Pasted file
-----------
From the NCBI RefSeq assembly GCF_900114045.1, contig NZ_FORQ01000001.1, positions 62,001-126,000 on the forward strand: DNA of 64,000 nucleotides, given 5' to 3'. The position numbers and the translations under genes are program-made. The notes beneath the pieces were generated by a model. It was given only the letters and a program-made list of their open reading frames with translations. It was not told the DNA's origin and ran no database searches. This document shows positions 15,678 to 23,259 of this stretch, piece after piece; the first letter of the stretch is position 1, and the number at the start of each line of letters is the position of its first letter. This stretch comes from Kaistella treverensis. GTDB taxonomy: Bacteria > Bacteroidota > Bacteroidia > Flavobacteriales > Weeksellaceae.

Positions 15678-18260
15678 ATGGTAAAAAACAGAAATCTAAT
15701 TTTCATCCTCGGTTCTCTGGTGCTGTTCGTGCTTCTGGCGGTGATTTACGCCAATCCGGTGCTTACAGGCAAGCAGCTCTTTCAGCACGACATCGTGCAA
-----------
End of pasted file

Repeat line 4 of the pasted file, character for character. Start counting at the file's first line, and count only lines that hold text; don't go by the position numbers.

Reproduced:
15701 TTTCATCCTCGGTTCTCTGGTGCTGTTCGTGCTTCTGGCGGTGATTTACGCCAATCCGGTGCTTACAGGCAAGCAGCTCTTTCAGCACGACATCGTGCAA